GALLIPOLIS — A Crown City man pleaded guilty to the second-degree felony of vehicular homicide Thursday in the Gallia Court of Common Pleas, a crime which resulted in the death of Robert Baxter, 66, of Gallipolis.
According to Gallia Prosecutor Jason Holdren, Matthew Preston, 38, faces potentially two to eight years, in increments of a year, in a state facility as per sentencing guidelines with the Ohio Revised Code and up to a lifetime suspension of a driver’s license in Gallia Common Pleas.
Preston is slated to be sentenced Jan. 28 at 9:30 a.m. in the Gallia Court of Common Pleas. The prosecutor said the state would be asking for the maximum sentence. The family of the victim has the option of potentially speaking at the proceeding, should they choose.
Preston also was previously charged with two first-degree misdemeanor OVI counts and one second-degree misdemeanor possession of a drug abuse instrument as well as a minor misdemeanor for marijuana paraphernalia. He pleaded guilty Thursday to one OVI charge and one for possession of a drug abuse instrument in the Gallipolis Municipal Court. The other charges were dismissed.
The convicted was sentenced to a mandatory fine of $375, a mandatory one-year license suspension, a maximum of 180 days in jail and credited with 156 already served because Preston never posted bond. His sentence will run concurrent with what was declared in Gallia Common Pleas as per the Ohio Revised Code. For the drug abuse instrument charge, he was sentenced to 90 days in jail, which he was credited with 90, having already served them.
Holdren asked that Gallipolis Municipal Judge Eric Mulford consider at $2 million bond with a 10 percent surety in August 2018 because of reports that Preston had encountered law enforcement three times within 48 hours of Baxter’s death. According to complaint records and law enforcement interviews, each of those encounters reported that Preston had been potentially impaired and operating a vehicle with the last resulting in a collision and the death of Baxter. Mulford agreed and set the requested bond amount.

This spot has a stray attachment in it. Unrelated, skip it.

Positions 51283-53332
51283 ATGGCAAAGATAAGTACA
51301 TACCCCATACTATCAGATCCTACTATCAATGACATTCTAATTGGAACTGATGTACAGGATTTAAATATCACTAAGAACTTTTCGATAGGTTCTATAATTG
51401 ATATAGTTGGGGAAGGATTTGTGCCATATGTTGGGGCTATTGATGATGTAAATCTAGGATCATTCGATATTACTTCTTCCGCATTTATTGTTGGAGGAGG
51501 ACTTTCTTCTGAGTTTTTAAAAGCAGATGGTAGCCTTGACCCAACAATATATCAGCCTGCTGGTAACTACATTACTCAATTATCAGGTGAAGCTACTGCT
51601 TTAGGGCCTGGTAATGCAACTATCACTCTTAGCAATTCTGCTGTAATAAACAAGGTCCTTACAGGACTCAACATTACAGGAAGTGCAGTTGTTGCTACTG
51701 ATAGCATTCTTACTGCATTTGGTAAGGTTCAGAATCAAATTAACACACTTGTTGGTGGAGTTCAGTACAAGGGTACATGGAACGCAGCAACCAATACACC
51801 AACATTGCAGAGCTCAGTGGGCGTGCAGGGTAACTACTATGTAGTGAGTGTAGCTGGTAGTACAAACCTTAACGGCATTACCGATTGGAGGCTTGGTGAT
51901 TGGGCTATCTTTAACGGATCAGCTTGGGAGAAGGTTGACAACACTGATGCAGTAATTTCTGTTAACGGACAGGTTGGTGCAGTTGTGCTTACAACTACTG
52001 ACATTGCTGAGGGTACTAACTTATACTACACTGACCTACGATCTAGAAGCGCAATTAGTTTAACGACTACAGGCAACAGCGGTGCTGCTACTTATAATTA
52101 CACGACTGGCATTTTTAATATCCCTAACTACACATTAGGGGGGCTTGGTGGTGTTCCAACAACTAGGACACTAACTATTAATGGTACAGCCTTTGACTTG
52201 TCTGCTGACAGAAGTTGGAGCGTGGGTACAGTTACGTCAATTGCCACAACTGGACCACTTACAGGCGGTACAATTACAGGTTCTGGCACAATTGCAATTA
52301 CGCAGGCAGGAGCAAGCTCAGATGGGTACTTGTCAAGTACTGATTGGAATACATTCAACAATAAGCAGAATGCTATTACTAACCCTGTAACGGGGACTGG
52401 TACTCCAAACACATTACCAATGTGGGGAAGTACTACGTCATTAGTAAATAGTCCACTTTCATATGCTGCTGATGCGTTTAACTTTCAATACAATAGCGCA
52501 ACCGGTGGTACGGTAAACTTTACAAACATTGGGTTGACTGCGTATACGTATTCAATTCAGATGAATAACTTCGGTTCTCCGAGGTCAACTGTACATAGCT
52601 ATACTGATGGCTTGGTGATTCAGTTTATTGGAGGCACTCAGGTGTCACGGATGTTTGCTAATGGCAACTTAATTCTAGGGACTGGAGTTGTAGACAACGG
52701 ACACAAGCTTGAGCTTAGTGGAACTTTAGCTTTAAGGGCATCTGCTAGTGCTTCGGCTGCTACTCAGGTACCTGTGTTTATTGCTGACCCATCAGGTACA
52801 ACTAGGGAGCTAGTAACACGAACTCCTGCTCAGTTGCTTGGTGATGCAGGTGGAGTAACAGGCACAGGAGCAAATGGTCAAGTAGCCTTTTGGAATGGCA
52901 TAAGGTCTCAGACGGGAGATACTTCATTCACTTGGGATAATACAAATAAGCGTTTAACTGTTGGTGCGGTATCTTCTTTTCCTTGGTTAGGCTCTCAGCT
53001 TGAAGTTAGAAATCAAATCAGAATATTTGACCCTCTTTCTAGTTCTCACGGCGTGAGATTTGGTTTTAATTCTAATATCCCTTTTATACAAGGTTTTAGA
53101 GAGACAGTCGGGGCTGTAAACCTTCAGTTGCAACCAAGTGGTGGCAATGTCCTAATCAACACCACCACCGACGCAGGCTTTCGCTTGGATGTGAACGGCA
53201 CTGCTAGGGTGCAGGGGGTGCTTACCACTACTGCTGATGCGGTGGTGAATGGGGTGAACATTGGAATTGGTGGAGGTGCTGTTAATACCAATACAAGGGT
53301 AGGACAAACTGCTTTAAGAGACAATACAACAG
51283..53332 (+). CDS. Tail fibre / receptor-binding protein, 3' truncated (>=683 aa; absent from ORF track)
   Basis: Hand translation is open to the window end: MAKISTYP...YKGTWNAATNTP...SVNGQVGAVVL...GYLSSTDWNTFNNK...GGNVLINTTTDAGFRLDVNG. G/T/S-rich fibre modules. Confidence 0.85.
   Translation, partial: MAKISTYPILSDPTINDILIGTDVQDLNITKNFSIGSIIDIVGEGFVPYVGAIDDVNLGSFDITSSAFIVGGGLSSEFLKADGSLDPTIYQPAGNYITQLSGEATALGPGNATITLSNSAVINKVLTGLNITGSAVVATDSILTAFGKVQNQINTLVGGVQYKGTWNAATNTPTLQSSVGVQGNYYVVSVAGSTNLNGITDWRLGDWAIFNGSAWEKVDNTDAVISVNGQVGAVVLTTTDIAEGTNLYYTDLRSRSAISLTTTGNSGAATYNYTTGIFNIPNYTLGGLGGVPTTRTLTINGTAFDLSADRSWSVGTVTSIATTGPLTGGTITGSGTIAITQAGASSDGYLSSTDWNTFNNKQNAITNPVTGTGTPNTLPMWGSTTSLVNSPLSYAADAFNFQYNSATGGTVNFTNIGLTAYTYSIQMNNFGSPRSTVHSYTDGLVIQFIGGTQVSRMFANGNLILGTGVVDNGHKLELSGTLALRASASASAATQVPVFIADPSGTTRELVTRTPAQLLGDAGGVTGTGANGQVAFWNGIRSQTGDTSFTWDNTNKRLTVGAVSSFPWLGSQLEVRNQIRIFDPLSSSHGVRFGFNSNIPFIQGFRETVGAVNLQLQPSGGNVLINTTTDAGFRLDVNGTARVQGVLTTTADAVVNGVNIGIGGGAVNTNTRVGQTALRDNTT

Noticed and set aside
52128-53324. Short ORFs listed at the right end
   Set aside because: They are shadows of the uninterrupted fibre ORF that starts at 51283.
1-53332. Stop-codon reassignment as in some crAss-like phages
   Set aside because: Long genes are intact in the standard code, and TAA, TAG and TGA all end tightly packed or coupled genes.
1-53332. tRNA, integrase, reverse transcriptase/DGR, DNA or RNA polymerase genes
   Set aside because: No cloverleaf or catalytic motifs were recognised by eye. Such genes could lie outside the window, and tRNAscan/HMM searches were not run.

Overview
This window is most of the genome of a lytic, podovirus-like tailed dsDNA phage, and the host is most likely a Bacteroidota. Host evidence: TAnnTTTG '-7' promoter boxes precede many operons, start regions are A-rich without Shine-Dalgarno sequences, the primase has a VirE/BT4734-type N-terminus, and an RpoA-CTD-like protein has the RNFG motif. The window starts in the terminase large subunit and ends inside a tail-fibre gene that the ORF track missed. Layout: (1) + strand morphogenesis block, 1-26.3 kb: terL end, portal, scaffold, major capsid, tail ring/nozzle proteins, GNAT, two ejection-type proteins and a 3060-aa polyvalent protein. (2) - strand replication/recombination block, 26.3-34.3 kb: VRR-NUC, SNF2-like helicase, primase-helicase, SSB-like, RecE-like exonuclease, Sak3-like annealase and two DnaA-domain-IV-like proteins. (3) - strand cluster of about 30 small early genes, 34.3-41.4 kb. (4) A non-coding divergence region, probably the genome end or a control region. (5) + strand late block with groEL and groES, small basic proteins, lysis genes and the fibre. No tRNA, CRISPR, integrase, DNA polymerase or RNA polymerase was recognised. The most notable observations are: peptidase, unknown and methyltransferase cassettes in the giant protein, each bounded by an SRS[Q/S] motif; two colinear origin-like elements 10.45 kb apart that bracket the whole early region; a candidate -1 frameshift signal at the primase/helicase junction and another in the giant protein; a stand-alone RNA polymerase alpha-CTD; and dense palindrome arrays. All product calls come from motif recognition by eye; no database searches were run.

Gallipolis Municipal complaint records say that Preston “was traveling westbound on State Route 588 in the area of milepost 6 (Aug. 15, 2018, afternoon of Gallia County). At this location, Preston struck Robert Baxter (Jr.) as Baxter was traveling on a motorcycle eastbound on State Route 588. At the time of the collision, Preston was traveling in the eastbound lane of State Route 588 while attempting to pass a truck on a double yellow line…Due to the impact of the collision, Robert Baxter suffered fatal injuries. (Troopers) were on scene and while conversing with Preston observed signs of obvious impairment. At the request of (the trooper), Preston performed standard field sobriety testing and was determined to be impaired. (Troopers) arrested Preston for OVI.”
Preston had previous encounters with law enforcement Tuesday, August 14, 2018. One encounter was reported to occur at a Rio Grande business where he was discovered unresponsive with keys in the ignition of a running vehicle. The second was reported at a business on Jackson Pike with Preston at approximately 11:30 p.m., the same Tuesday evening. He was arrested for OVI, after going through a field sobriety test, taken back to the Ohio State Highway Patrol post and processed for the reported incident. Preston was released into the care of an individual who had the situation explained to him, that Preston was still impaired, and who signed a release form to take Preston into their custody and care. Preston was released around 1:30 a.m. in the morning, August 15, 2018. The fatality which resulted in Baxter’s death happened around 12:37 p.m., that afternoon.
“I think that when we look at this kind of a case, unfortunately, with the numbers we see with drug use, the environment is ripe for more situations like this,” said Holdren of rising drug impaired driving incidents, “which is a tremendous concern for me. As the prosecutor, on a number of occasions I have had the opportunity to address (State Representative) Ryan Smith to discuss legislation to enhance these penalties. This is truly a tragic situation.”